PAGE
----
Forum, July 12: Co-op Firings; Headline Was Unfair; Export-Import Bank’s Folly

Firings and the Co-op’s Principles

To the Editor:

It was with great disappointment that I read about the recent firings at the Co-op Foodstore in Lebanon (“Cheese and Wine Firing Party,” June 29). While I understand that New Hampshire state law allows employers to terminate employees without cause, the Lebanon Co-op’s recent actions against its employees are antithetical to its founding principles as a community-owned institution. As a former Co-op employee, long-time member and frequent shopper, I had believed that the Co-op held itself to a higher standard — one by which employees are treated as equal partners with the ability to speak freely and without fear of reprisal.

The circumstances surrounding the firing of individuals who have served the Co-op and the Co-op’s customers well for more than 10 years each do not speak well of the Co-op’s current management. Perhaps even more troubling is that the Co-op took the draconian measure of having both employees escorted out of the building. This situation makes me question the direction the Co-op is taking.

According to Jim Kenyon’s column and based on conversations I have had with other Co-op shoppers, there seems to be discontent among a number of the Lebanon store’s employees. Rather than firing employees without stating any reason, perhaps the Co-op’s management could open a dialogue with employees to gain an understanding of the origins of their discontent and make an effort to create a more positive work environment. These firings have left a bad feeling among many of the Co-op’s members and have likely made the environment for its current employees even more strained.

Suzy Fraser


The Actual Scoop on My Letter

To the Editor:

In a recent edition of the Valley News, Judy McCarthy presented an alternate position to my June 18 letter on Obamacare (“The Real Scoop on Obamacare,” June 22). I welcome this discussion of the most massive federal government program in decades being forced on us by President Obama and his Democrat allies in Congress. When all positions are presented fairly, voters can make better, educated, choices.

That said, I take issue with the headline given to her letter by the Forum staff. By labeling it, “The Real Scoop on Obamacare,” the implication is that hers is “Real” and mine is not. Is the Valley News suggesting to its readers that I am lying? Although the paper printed both letters, this is just one more example of its left-wing bias.

A few points concerning McCarthy’s letter:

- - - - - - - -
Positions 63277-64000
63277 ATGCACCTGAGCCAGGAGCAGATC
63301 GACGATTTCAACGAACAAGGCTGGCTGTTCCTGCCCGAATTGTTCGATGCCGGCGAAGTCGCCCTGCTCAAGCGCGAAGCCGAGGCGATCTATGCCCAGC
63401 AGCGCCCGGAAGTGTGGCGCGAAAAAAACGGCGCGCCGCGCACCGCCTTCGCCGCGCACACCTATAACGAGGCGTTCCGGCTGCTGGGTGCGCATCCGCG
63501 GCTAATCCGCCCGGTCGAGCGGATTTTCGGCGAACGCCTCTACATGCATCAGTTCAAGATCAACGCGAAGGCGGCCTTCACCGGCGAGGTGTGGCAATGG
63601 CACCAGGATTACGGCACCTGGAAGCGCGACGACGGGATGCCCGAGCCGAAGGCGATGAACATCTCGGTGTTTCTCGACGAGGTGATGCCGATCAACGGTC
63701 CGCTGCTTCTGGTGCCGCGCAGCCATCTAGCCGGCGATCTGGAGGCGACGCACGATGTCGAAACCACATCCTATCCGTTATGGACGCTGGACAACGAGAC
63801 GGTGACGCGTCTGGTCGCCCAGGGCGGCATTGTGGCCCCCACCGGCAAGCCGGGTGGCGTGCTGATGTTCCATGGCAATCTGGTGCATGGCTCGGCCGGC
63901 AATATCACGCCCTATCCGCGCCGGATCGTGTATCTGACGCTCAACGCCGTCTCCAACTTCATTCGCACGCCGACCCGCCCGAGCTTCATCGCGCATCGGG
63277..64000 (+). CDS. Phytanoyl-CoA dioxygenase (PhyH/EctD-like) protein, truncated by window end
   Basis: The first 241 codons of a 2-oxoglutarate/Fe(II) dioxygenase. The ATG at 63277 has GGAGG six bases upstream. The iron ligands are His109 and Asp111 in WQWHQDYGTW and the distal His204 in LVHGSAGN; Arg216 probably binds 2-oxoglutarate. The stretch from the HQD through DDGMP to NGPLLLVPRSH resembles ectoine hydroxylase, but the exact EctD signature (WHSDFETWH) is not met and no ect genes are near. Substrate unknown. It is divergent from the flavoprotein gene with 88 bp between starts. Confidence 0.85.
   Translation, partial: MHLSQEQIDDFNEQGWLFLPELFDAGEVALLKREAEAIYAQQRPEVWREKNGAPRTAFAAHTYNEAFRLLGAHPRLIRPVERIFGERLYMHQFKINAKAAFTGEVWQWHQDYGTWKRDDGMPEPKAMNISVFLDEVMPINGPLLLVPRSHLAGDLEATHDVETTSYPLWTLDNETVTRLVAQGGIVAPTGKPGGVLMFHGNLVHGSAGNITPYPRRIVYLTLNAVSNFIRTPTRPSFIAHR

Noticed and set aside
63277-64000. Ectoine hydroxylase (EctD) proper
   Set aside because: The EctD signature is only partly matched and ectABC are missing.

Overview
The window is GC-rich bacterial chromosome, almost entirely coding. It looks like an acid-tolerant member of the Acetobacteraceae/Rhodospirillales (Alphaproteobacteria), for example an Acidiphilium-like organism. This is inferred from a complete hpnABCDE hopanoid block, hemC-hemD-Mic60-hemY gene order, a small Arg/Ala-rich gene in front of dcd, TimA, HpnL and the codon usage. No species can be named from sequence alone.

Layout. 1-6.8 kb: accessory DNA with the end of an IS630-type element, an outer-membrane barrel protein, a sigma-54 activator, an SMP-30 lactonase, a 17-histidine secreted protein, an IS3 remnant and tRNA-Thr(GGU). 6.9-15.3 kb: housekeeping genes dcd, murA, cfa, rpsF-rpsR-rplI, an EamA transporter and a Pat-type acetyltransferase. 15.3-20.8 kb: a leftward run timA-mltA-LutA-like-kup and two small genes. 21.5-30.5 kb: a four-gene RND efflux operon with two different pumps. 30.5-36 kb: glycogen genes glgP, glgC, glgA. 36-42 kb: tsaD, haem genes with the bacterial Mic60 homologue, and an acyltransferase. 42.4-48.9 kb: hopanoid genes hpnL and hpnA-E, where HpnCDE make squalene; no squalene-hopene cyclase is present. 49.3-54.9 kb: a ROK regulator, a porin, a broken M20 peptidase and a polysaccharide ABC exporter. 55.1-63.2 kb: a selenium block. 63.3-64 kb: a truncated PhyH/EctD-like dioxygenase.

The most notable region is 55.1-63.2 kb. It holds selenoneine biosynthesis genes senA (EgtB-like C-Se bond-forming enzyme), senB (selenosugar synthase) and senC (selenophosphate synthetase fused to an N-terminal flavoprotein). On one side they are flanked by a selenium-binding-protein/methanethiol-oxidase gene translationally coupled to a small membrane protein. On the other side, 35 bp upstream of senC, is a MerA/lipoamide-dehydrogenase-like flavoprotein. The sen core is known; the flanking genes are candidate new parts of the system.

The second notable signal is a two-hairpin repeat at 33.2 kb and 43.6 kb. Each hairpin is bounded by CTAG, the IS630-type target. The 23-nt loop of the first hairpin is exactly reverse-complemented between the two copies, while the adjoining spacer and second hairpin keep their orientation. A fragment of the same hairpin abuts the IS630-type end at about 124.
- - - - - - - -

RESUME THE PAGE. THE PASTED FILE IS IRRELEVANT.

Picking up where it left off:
She states that Senator Shaheen and Representative Kuster support Obamacare and that, “they’ll do just fine right here,” if they need health care. Of course they will! Didn’t they both opt out of Obamacare, taking advantage of the Congressional exemption (only available to the privileged class)? If they enrolled in Obamacare, I missed it.

McCarthy writes that it “seems shortsighted … to damn it and its supporters at birth.” It might have been useful for her to address, instead, the fact that it was illegal (unconstitutional) for Obama’s Democrat administration to move back the dates for the implementation of requirements in the law until after the November elections. By doing so, Obama spares candidates like Shaheen and Kuster from having to answer in these elections for additional negative impacts Obamacare will have on working, tax-paying voters.

Finally, she neglected to mention that the changes of the ACA, “much of it for the good of all of us …” are paid for with money taken from taxpayers. The government doesn’t have money. It will have to borrow the money for the ACA not covered by current taxes from other countries like China. We, our children, and our grandchildren will pay the principal and interest for those loans with even higher taxes for years to come.

John R. Lohmann


Cloak of Nationalism Hides Waste

To the Editor:

Charles Lane’s column (“It’s Time to Close the ‘Bank of Boeing,” June 30) was a pleasure to read. The Export-Import Bank’s mission — paying U.S. companies to sell to foreigners — is pointless folly.

Manufacturers of fire engines and stop signs — and their employees — might be happy if they were subsidized by a “Red-Nonred Bank,” but I expect most taxpayers would see that bank for the wasteful handout it would be. Only a thin veneer of nationalism hides the identical waste produced by Ex-Im.

Lane only stumbles by suggesting that “tougher international rules against export subsidies” are necessary to help U.S. companies “compete” with government-funded Euro firms. Sure, such rules would be in our best interests — and the rest of the world’s, too. But that doesn’t mean we have to wait for the Europeans.

Consider: If European taxpayers chose to pay Airbus to send the U.S. free jumbo jets, would we complain? Of course not! In that scenario, the amount of goods we produced might go down, but our wealth — the quantity of useful goods and services available — could only go up.

And the same applies, of course, even if the Europeans only pay for part of the jets’ cost. So why bother “competing” with them? Let’s buy the jets — and thank them politely for the savings.

Christopher Hansen